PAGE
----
There's a problem with the term Growth Hacking, and it needs to change.

There's a problem with the term Growth Hacking, and it needs to change.

In Seth Godin's book, This is Marketing, he reminds us of the origin of the word 'hack.’ It comes from Hackney, a neighbourhood in London that trained average horses. Not the best horses, but horses that would meet minimum standards for labour - pulling carts, etc.

So if to hack something is to be average - status quo - why would we use it when referring to growing a business? Something we don't want to be average at. Most of us – at least I hope so – want to produce above-average companies at above-average rates.

Yet, hacking has become a term used when needing to speed up results while doing less work. Or find a shortcut to getting great results.

But why would we want to do less work - less marketing, communicating with our audiences - to get fast results?


Of course, many of us want more revenue now rather than delaying it to the future. Yet, we're missing the point of doing the work.

Most of the work that goes into marketing is about experimenting to find the proper brand positioning, offerings and ensuring we're delivering on our promises; the products or services we sell.

Some will say growth hacking allows us to test the work and find results faster. And I agree to an extent. But, the intent of finding a solution to transform your business overnight is wrong.

What creates results once may not repeat itself again.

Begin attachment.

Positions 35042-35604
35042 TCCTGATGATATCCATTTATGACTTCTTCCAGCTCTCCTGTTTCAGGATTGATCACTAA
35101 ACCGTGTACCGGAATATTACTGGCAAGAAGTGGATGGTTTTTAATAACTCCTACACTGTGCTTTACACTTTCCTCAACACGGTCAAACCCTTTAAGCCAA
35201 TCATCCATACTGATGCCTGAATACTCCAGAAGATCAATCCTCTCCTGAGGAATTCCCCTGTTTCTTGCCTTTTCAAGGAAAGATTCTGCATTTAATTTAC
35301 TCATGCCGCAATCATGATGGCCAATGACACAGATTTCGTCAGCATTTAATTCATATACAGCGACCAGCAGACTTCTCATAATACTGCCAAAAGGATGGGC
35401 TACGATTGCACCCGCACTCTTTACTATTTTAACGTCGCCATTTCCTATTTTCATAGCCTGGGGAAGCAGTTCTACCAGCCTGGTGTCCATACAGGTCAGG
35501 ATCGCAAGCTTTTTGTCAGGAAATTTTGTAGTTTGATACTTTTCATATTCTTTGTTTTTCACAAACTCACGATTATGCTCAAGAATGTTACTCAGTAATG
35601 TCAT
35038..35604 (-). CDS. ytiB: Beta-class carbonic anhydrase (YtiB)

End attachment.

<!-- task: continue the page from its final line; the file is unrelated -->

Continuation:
Instead, we need to grow a brand the way we naturally create relationships with new people – over time without the intention to get something out of this new friend.

With new friends or people we think could be our friends, we look for things in common by exploring who the other person is and freely telling our own stories and points of view.

When we find things in common, we build a little more trust with one another. Leading us to take another chance and find another aspect of each other we can agree on.

Once trust is created, and we believe the person is who they say they are, do we plan a road trip together. Or go on an adventure with one of their friends. Or ask for advice about a sticky situation.

Essentially, once trust is built, we're willing to exchange that trust for something else. The same way a customer trades their trust in a company they believe can help solve their problem.

So to grow our companies, let's build better relationships with potential customers through content that resonates with who they are. Let's make a better customer experience that matches the type of person they are, or simply put, treat your customers as if they were going to be your friend.

And let's scrap the term growth hacking and just call it growth marketing.

No one wants to be a hack or be hacked into buying something.